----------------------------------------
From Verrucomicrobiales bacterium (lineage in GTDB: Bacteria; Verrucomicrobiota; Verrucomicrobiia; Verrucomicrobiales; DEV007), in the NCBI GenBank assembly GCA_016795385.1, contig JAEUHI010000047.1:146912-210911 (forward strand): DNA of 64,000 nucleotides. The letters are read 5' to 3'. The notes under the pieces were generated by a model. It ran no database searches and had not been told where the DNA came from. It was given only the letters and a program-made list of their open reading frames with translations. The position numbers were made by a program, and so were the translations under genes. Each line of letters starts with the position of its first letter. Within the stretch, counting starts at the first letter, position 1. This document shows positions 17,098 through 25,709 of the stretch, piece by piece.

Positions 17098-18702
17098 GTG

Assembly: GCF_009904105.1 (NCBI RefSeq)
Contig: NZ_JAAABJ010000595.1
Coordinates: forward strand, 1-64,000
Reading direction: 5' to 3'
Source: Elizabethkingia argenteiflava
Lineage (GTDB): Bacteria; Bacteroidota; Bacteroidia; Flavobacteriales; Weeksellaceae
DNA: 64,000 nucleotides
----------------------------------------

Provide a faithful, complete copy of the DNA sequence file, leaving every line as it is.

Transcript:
From Verrucomicrobiales bacterium (lineage in GTDB: Bacteria; Verrucomicrobiota; Verrucomicrobiia; Verrucomicrobiales; DEV007), in the NCBI GenBank assembly GCA_016795385.1, contig JAEUHI010000047.1:146912-210911 (forward strand): DNA of 64,000 nucleotides. The letters are read 5' to 3'. The notes under the pieces were generated by a model. It ran no database searches and had not been told where the DNA came from. It was given only the letters and a program-made list of their open reading frames with translations. The position numbers were made by a program, and so were the translations under genes. Each line of letters starts with the position of its first letter. Within the stretch, counting starts at the first letter, position 1. This document shows positions 17,098 through 25,709 of the stretch, piece by piece.

Positions 17098-18702
17098 GTG

Assembly: GCF_009904105.1 (NCBI RefSeq)
Contig: NZ_JAAABJ010000595.1
Coordinates: forward strand, 1-64,000
Reading direction: 5' to 3'
Source: Elizabethkingia argenteiflava
Lineage (GTDB): Bacteria; Bacteroidota; Bacteroidia; Flavobacteriales; Weeksellaceae
DNA: 64,000 nucleotides